# Thread: Existence of Local Primitive Theorem for Complex Analysis

1. ## Existence of Local Primitive Theorem for Complex Analysis

Theorem: Let f be a holomorphic function on a disc U, then there exist a function g such that g is the primitive of f and $\displaystyle \int _ {\gamma} f = 0$ for every closed path gamma.

Proof.

Define $\displaystyle g(z_1)= \int ^{z} _{z_0}f \ \ \ \ \ \forall z \in U$

Then define the path from $\displaystyle z_0$ to $\displaystyle z$ by t and from z to $\displaystyle z_0$ by $\displaystyle k^{-1}$, so that t and k forms a circle.

Then the integral over t and k are equal and the integration is independent of path.

Now, I don't really understand why they have to be equal, and what does "independent of path" means, would someone please explain?

Thank you!

2. Well, when you define functions like g, you have to make sure that they do not depend on the path you chose (think of it like testing for a normal function to be well-defined, ie. that two paths that join the same points do not give two different values).

the integrals over the two paths are the same because the sum of them is a closed curve, and since you have f holomorphic in a simply connected domain, Cauchy's theorem gives that the integral over the sum of paths is zero, hence they only differ in sign, but this is to be expected because you're going in opposite directions.

Theorem: Let f be a holomorphic function on a disc U, then there exist a function g such that g is the primitive of f and $\displaystyle \int _ {\gamma} f = 0$ for every closed path gamma.

Proof.

Define $\displaystyle g(z_1)= \int ^{z} _{z_0}f \ \ \ \ \ \forall z \in U$
Let $\displaystyle z_0$ be the center of the disk. Define $\displaystyle g(z) = \int_{[z_0,z]} f$ i.e. the integral along the line segment from $\displaystyle z_0$ to $\displaystyle z$ (we also set $\displaystyle g(z_0) = 0$ ).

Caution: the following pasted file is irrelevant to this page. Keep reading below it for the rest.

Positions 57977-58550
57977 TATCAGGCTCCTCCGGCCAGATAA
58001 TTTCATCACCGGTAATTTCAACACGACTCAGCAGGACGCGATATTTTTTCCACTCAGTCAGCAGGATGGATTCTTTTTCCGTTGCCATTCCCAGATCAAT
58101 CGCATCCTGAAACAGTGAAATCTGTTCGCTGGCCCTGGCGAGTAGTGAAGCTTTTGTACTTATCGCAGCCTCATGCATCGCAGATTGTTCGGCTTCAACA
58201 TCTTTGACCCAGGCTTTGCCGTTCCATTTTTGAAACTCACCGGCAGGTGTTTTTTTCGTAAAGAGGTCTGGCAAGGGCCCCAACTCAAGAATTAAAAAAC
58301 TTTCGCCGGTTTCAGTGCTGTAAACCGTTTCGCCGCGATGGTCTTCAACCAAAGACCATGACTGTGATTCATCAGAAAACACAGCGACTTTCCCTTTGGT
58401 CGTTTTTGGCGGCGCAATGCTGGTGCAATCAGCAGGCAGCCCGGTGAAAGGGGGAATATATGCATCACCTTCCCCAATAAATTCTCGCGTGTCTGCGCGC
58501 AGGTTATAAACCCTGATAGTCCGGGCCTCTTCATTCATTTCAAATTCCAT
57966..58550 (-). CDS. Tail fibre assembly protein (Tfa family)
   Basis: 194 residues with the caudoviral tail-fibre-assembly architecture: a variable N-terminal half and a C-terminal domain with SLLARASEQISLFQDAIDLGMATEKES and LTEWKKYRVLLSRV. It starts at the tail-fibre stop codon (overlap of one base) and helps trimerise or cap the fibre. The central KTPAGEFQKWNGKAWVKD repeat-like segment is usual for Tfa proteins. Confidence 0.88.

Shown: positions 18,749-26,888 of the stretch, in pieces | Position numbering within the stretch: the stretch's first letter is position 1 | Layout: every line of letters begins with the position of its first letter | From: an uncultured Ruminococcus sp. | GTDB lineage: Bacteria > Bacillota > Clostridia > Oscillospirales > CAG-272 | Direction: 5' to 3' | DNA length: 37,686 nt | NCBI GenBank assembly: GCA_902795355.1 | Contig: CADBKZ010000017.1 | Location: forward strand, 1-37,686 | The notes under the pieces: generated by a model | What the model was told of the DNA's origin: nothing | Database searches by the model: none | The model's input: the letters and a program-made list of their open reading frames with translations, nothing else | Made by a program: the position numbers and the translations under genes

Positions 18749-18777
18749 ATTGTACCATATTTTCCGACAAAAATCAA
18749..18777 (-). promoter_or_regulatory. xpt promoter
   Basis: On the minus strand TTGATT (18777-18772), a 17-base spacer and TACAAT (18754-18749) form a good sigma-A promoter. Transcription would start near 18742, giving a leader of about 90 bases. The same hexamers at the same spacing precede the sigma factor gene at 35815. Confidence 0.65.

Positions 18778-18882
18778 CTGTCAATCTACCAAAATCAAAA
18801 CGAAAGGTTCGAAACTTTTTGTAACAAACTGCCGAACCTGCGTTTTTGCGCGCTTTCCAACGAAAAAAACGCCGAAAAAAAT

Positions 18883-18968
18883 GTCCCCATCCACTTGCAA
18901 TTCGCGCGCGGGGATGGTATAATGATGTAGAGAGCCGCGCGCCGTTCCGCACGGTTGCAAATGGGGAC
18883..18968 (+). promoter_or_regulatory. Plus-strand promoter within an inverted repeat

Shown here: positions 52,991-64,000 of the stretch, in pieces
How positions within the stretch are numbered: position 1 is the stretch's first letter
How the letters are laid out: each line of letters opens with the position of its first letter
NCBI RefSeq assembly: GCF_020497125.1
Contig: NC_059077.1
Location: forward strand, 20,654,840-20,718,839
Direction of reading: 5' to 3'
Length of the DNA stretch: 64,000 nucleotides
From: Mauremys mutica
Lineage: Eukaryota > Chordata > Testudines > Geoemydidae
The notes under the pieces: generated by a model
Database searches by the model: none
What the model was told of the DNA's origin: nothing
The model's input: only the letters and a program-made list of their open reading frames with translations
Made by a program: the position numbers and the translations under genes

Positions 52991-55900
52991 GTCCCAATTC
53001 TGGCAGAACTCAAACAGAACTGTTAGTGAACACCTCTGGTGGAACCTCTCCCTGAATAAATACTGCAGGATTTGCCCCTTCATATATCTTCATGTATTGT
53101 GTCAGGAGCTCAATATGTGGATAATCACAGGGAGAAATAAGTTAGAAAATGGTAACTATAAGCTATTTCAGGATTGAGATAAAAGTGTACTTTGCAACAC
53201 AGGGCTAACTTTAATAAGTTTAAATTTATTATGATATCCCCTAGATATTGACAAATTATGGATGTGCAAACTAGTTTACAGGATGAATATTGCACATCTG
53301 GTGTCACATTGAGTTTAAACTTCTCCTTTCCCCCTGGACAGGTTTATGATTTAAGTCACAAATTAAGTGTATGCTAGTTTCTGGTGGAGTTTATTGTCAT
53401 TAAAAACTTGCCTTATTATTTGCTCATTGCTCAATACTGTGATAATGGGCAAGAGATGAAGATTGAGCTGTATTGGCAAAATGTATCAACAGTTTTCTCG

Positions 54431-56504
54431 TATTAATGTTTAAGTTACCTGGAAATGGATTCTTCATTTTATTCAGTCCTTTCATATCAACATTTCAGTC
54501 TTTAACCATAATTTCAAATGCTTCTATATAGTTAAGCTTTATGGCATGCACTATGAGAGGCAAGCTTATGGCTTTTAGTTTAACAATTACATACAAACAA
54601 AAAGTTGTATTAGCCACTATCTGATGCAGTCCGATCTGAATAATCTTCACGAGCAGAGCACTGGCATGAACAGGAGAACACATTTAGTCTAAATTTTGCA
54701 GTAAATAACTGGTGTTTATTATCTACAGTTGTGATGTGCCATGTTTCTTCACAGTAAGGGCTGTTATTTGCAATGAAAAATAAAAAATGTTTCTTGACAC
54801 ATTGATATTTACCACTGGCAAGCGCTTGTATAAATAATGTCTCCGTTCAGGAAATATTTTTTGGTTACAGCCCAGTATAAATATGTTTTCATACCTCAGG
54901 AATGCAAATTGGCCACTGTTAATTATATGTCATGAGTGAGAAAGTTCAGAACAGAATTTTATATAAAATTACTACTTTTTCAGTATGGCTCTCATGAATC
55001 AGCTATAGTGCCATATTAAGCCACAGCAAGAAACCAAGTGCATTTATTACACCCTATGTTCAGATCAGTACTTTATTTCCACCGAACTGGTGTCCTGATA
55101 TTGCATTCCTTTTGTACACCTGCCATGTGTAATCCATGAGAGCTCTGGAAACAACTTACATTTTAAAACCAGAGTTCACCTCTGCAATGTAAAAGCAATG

Let $\displaystyle z\in U$ be some point in the disk different from $\displaystyle z_0$. We know that by Cauchy's theorem (since the curve is a closed curve):
$\displaystyle \int_{[z_0,z]}f + \int_{[z,z+h]}f - \int_{[z_0,z+h]} f = 0 \implies \int_{[z,z+h]} f = g(z+h) - g(z)$

Notice that $\displaystyle hf(z) = \int_{[z,z+h]} f(z)$.
Thus, $\displaystyle g(z+h) - g(z) - hf(z) = \int_{[z,z+h]} (f - f(z))$

The function $\displaystyle f - f(z)$ is continous on the disk centered at $\displaystyle z$ with radius $\displaystyle h$ so $\displaystyle |f-f(z)| \leq e$ as we shrink $\displaystyle h$ does to zero.
This implies, $\displaystyle \left| \int_{[z,z+h]} (f-f(z)) \right| \leq \int_{[z,z+h]} |f-f(z)| \leq \epsilon|h|$.

Finally, $\displaystyle \left| \frac{g(z+h) - g(z)}{h} - f(z) \right| \leq \frac{1}{|h|}\cdot |h|\cdot \epsilon = \epsilon$
However we can make $\displaystyle \epsilon$ as small as we like by making $\displaystyle |h|$ sufficiently small.

Henceforth, $\displaystyle \lim_{h\to 0} \frac{g(z+h)-g(z)}{h} = f(z)\implies g'(z) = f(z)$.

### local existence of primitive

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